Like most people I tend to gravitate toward more attractive and interesting character designs. Let’s be perfectly clear. Nathan Drake is designed to be attractive. He’s handsome, rugged, rakish. If you are a guy and think that this doesn’t affect you, you may have some things about yourself to figure out. It does. That’s why he looks like that. That attraction to the character is largely subconscious, and typically not sexual. Still after a few minutes you probably don’t notice the character at all. You only see what he is aiming at.
I have spent so many hours planted firmly behind a butt at this point, I barely take notice of the character on screen. Why would I. The player character acts only as an anchor for the game camera to pivot around. I’m usually only paying attention to what is out in front of my character. The actual game part of the game. Where my character is only matters in relation to the obstacles in my path. Who my character is matters even less. It’s all that game happening in front of the character that matters. The gender of that butt just doesn't matter.
I played the hell out of Mass Effect. I played as much as I could of each game, before moving on. I tried to do a second play through of ME1 and ME2, but only got a short distance in before stopping. My Commander Shepard is tough, considerate, kind, ferocious, and willing to obey conscience over orders. She is also slightly awkward socially, military before manners. She has short hair, but long enough to push the boundaries of regulations. She is also possibly of indian descent, back when that sort of thing would have mattered. She was born on another planet, far from any terran political boundary. When I attempted to play through as the unmodified male shepard, I had to stop. This was not his story. Those were not his words. They belonged to the other Shepard. The real one.
My Dovahkiin character in Skyrim is a Redguard. She carries two swords and shoots fire from her hands. I played Knights of the old Republic twice. One character was female, fair skinned and bald with a green lightsaber. The other was male, dark skinned, mustache, but also bald with a green lightsaber. My character in Saints Row is usually female, but sometimes male, sometimes a toilet, and sometimes a ridiculous nightmare creature that runs naked through the streets wearing a top hat and a full face tattoo.
It's worth noting that none of these characters are dressed in skimpy outfits. They wear heavy armour and carry heavier weapons. They are geared up for what the game demands, which is usually ample combat. The thought of boob armour and warriors wearing six inch heels into battle gives me the screaming heebie jeebies. I find it offensive, not just to women, but to a basic sense of practicality. Also, I lied. Sometimes they wear skimpy outfits, but only if it has some comedic value.
Obviously all of these characters are just my personal take on these archetypes. Each player gets the opportunity to create their own Commander Shepard or Dovahkiin. There are limits to the character creation tools of course. Within those limits, players can create any character they want. This is where we get into why I think I create the characters I do.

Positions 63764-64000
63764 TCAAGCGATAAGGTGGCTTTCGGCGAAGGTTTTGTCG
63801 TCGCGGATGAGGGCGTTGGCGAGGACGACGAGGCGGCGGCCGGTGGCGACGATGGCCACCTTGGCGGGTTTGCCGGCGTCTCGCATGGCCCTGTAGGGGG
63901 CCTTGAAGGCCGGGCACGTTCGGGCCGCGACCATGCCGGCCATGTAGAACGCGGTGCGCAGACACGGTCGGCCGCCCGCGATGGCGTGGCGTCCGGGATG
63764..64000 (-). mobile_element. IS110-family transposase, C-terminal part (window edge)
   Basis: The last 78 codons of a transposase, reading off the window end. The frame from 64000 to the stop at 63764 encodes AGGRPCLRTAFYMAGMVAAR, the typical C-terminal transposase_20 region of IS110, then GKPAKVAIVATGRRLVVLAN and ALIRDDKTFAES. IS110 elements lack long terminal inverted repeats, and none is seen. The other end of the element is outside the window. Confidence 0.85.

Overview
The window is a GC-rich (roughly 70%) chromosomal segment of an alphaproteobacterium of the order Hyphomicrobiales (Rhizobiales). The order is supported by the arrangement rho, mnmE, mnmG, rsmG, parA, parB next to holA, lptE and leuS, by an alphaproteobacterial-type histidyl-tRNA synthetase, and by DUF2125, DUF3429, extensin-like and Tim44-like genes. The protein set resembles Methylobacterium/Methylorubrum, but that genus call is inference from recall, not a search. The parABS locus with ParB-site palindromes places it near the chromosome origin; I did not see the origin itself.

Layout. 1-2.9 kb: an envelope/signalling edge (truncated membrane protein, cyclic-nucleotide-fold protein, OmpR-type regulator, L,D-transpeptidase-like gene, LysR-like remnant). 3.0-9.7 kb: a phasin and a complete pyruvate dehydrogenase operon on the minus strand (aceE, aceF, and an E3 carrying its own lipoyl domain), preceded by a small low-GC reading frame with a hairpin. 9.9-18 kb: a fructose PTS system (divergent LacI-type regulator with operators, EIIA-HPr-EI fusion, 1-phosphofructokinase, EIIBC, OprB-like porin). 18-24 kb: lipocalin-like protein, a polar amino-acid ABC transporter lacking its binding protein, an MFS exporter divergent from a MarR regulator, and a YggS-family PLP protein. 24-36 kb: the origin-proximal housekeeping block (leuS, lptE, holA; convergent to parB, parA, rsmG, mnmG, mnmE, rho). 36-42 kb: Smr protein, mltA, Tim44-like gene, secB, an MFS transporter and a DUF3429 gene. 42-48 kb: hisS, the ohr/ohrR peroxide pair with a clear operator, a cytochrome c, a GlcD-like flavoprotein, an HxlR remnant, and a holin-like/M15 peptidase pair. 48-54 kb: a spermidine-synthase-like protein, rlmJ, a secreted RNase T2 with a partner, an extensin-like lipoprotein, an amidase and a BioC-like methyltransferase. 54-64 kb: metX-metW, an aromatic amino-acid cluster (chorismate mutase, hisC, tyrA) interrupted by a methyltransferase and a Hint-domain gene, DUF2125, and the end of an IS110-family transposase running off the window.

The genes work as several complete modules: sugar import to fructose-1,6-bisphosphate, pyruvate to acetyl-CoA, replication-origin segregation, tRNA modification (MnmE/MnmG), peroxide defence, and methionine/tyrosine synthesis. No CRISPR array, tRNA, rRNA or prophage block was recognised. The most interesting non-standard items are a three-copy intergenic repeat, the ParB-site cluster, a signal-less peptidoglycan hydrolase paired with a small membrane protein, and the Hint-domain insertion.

I'm a 6 foot tall white heterosexual male 30 something of some pan-european descent, born and raised in North America. We'll shorten that to one word. Default. Hero of big summer blockbuster movie? Default. Hero of romantic comedy that plays in theatre against big summer blockbuster? Default. Hero of sci-fi fantasy epic where over half of the characters are rainbow hued aliens and creatures? Default. Villain in all previous examples? Default. You can take it from here.
Why? Why is someone who looks like me (likely more handsome and fit, but still) the default. Who determined that this is default? When I walk among actual humans, something I typically avoid, sure I see quite a few people who look like me due to where I live, but the majority of people don’t. At least half of the people I see are female. A lot of the people I see are not white. The default, is not, in fact, the default. Turns out, there is no default. Just a bunch of people. All different, but, more importantly, all kind of the same.
I want to see the tough as nails space commander punch the fluids out of some evil alien dirtbag. I want to see the chosen one march up to a towering horror from the depths of the earth, sword in hand, vengeance in heart. I would like to see that person be a woman. Just once in a while. Please.
I know there are examples of characters like these in movies and books and what have you. They are extremely rare. As long as people think that there is a default hero it seems unlikely I’ll see many of these women in movies or on TV or in games anytime soon. Lucky for me, there are other games. Games where you can create and act out any character you like. It only takes a few sliders to be something other than default.
Best Games - Robotron 2084
Robotron starts at 780kmp/h and then presses down on the accelerator. Some games give people seizures. Robotron gives you epilepsy first and then gives you seizures. If you already had epilepsy, boom, now you have double epilepsy. Robotron destroys the tendons in your left wrist and then offers you a second joystick for your right. Berserk has 7 robots on the screen. Robotron has 47000, and they ride jet skis. Geometry Wars has lots of graphical style. Robotron uses a colour pallette only fully visible to birds. PAC-MAN has a glitchy kill screen. The kill screen in Robotron is a prison shank swiping at you from the coin return. Dark Souls is hard. Robotron is calculus written in diamonds. The Last of Us has a dark, heartbreaking story. Robotron makes you the protector of the last human family, then forces you watch as it kills them in 7 seconds. Robotron kills you 3 seconds after that. Also, it took your money. The audio for Robotron was recorded with a 2 string bass, played by a nail gun.
Robotron 2084 is Google’s end game.